A comparison of tau and 14-3-3 protein in the diagnosis of Creutzfeldt-Jakob disease

Department of Pathology, Case Western Reserve University, Cleveland, OH, USA.
Neurology (Impact Factor: 8.29). 07/2012; 79(6):547-52. DOI: 10.1212/WNL.0b013e318263565f
Source: PubMed


To compare the respective efficiency of CSF tau (quantitative) and CSF 14-3-3 protein (qualitative) in the diagnosis of prion disease.
We made measurements on 420 live subjects, who subsequently underwent a postmortem neuropathology examination, including protein chemistry, immunohistochemistry, and histology. We performed tau by ELISA. We detected 14-3-3 protein by Western blot. Both assays were optimized for maximum efficiency (accuracy).
We found tau and 14-3-3 proteins to be closely correlated, but tau had a significantly better ability to predict disease status than 14-3-3 protein. Also, tau distinguished disease status at least as well as when both assays' results are combined in a variety of ways. Importantly, the area under the receiver operating characteristic curve for tau (0.82) was significantly larger than that for 14-3-3 protein (0.68) (p < 0.001). Diagnostic test statistics are provided for the study subjects with 58.3% prevalence, and for a more typical, nonselected, 7.5% prevalence as received by our center.
In this study, tau is superior to 14-3-3 protein as a marker in the diagnosis of Creutzfeldt-Jakob disease, and is as efficient singly compared to a variety of combinations with 14-3-3 protein. This is the first study of this magnitude to examine prion disease diagnostic tests in a carefully characterized patient population with detailed statistical evaluation.

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    • "Hamlin et al. have recently reported that determination of tau protein might be preferable to 14-3-3, as its specificity was found to be significantly higher (67% versus 40%). The sensitivity found was slightly lower than that of 14-3-3 (90% versus 87%) [7]. Other researchers have also reported a higher sensitivity of tau protein (95.2% versus 76.2%) in the early diagnostics of CJD [8]. "
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    ABSTRACT: Objective. Several tests are available in the diagnostics of sporadic Creutzfeldt-Jakob disease (sCJD); however, none of these is conclusive. We review the values of these tests, from an intensive care unit (ICU) perspective. Methods. Case report and review of the literature. Results. A 53-year-old woman initially presenting with psychiatric symptoms developed myoclonus and was admitted 1 month later to the ICU with a suspected nonconvulsive status epilepticus and respiratory insufficiency, probably due to extensive antiepileptic drug therapy. Typical MRI and EEG findings and a positive 14-3-3 protein led to the diagnosis of sCJD. All treatments were terminated, and autopsy confirmed sCJD. Conclusions. Clinical signs combined with MRI, EEG, and 14-3-3 and/or tau protein determination might be sufficient to diagnose or exclude sCJD and may therefore prevent the application of unnecessary diagnostic tests.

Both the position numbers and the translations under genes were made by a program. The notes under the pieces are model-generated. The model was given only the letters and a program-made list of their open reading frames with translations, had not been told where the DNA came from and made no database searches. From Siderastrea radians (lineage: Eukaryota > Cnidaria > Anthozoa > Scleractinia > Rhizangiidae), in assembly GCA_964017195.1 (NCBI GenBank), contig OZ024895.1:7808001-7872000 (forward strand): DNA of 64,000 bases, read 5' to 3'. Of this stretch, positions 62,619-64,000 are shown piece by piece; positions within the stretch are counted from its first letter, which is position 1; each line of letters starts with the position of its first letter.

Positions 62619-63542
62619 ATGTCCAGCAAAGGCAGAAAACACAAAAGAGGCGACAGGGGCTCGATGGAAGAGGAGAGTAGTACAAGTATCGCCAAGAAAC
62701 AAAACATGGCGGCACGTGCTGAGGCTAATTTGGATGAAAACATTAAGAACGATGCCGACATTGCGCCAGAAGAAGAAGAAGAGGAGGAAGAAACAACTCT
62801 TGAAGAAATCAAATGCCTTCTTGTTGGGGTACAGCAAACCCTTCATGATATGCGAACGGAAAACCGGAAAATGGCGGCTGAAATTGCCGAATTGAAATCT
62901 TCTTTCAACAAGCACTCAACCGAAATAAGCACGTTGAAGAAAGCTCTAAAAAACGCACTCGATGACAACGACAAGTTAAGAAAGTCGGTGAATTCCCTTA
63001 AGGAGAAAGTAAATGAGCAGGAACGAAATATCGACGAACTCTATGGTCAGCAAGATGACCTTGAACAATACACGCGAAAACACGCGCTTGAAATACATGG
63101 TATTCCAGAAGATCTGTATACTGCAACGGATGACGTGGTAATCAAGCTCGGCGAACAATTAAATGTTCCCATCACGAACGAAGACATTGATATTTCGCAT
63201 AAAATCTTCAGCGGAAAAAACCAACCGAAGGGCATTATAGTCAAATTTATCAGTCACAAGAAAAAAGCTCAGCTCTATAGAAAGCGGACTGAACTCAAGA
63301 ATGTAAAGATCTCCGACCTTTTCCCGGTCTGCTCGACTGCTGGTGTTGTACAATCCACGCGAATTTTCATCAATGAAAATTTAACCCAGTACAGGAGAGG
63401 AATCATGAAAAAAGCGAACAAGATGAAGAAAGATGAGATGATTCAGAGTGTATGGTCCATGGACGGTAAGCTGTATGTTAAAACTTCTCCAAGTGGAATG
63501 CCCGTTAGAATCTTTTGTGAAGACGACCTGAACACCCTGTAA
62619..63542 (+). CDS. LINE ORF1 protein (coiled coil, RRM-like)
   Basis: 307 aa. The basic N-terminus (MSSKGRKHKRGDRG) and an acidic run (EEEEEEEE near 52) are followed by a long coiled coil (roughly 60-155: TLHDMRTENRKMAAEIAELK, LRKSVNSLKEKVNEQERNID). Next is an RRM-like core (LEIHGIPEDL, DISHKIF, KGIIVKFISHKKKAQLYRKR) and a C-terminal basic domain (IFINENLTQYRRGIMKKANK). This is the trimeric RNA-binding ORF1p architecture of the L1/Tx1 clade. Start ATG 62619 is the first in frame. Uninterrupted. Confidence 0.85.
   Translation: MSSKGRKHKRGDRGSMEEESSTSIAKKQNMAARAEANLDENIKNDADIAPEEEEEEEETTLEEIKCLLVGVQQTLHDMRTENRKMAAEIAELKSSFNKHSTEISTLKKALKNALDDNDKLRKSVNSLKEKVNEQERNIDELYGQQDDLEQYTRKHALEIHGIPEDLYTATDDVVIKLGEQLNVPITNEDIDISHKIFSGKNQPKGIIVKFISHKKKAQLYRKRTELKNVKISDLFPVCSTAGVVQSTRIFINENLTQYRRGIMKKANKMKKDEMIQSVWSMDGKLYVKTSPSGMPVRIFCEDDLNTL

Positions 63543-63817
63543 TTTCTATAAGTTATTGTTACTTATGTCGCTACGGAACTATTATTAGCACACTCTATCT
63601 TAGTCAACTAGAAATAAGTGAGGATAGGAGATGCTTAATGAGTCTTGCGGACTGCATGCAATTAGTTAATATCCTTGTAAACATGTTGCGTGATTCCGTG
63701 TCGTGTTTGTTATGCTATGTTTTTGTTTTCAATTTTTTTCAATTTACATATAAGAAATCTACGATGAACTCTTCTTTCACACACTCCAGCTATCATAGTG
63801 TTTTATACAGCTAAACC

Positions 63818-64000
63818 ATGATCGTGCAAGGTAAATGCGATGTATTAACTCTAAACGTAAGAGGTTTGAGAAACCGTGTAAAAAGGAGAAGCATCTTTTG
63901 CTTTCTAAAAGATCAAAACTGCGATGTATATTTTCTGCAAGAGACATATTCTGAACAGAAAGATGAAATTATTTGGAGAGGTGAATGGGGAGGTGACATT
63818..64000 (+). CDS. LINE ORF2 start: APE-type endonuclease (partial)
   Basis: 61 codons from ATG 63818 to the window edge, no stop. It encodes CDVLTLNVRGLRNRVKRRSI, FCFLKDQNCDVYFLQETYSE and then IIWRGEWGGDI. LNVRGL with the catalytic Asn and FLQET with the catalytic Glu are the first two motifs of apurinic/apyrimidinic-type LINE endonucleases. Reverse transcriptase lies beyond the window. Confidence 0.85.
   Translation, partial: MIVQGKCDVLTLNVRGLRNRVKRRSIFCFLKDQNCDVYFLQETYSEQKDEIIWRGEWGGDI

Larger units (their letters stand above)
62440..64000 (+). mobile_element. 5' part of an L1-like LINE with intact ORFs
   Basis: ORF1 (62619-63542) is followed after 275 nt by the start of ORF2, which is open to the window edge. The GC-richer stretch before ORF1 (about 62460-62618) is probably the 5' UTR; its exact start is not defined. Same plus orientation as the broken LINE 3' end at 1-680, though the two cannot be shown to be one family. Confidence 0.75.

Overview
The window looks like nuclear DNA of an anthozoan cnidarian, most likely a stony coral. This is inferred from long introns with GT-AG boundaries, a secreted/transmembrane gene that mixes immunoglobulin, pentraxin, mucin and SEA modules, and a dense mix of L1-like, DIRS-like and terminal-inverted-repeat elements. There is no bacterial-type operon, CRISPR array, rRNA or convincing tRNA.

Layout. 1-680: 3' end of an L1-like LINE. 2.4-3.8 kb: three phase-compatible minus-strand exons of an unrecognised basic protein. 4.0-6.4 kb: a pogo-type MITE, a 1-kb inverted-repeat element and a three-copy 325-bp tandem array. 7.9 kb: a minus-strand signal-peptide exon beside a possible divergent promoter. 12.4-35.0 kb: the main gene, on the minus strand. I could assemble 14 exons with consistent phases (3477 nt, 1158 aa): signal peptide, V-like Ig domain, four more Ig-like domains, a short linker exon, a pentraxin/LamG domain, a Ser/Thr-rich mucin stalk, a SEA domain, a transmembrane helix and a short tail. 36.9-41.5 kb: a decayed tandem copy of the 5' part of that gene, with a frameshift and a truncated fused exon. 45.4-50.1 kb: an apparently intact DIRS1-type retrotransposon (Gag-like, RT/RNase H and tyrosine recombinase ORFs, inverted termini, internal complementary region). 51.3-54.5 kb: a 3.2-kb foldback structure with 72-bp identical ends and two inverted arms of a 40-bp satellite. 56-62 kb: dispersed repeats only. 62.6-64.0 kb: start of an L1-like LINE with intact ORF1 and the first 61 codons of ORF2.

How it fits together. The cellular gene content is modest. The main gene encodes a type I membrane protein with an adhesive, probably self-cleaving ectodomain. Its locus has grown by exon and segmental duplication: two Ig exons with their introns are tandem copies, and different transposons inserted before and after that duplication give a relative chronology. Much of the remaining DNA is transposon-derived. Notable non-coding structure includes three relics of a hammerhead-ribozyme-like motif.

04/2013; 2013:630141. DOI:10.1155/2013/630141
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    ABSTRACT: Creutzfeldt-Jakob disease (CJD) has an annual incidence of 1 per million persons. With ∼300 US cases per year, and over 15,000 neurologists, we see a patient with CJD, by chance, once in 50 years of clinical practice. How does the accuracy of CSF tau vs 14-3-3 protein affect clinical diagnosis?
    Neurology 07/2012; 79(6):551. DOI:10.1212/WNL.0b013e3182635834 · 8.29 Impact Factor
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    ABSTRACT: Rapidly progressive dementia (RPD) is a rare presentation of different neurological disorders characterized by cognitive impairment leading to loss of functional independence within 24 months or less. The increasing recognition of treatable non-prion causes of RPD has made the differential diagnosis with sporadic Creutzfeldt-Jakob disease (sCJD) of crucial importance. We therefore assessed the frequency of different etiologies of RPD and evaluated the accuracy of newly proposed diagnostic criteria for sCJD. Clinical records of patients with RPD referred to Memory Clinic between 2007 and 2012 were retrospectively analyzed. The accuracy of diagnostic criteria for sCJD was evaluated by: a) MRI images in DWI and FLAIR sequences; and (b) CSF 14-3-3 protein. In addition, CSF total tau protein level was also assessed. Final diagnosis was obtained after a 1-year follow-up or after autopsy. Among 37 patients with RPD, the most frequent causes were non-prion diseases, either untreatable (38%) or potentially treatable (32%), thus leaving sCJD as a less frequent cause (30%). DWI images had a sensitivity of 73% and specificity of 96%, while FLAIR yielded a very low sensitivity (40%). CSF 14-3-3 protein had a sensitivity of 100%, but a very low specificity (43%). The strongest independent predictor of sCJD diagnosis was the CSF tau level (p = 0.002) (91% sensitivity, 83% specificity). Treatable causes of RPD are as frequent as sCJD and a rapid differential diagnosis is mandatory. We suggest that DWI images and CSF analysis combining 14-3-3 and total tau protein determination hold the best informative diagnostic values.
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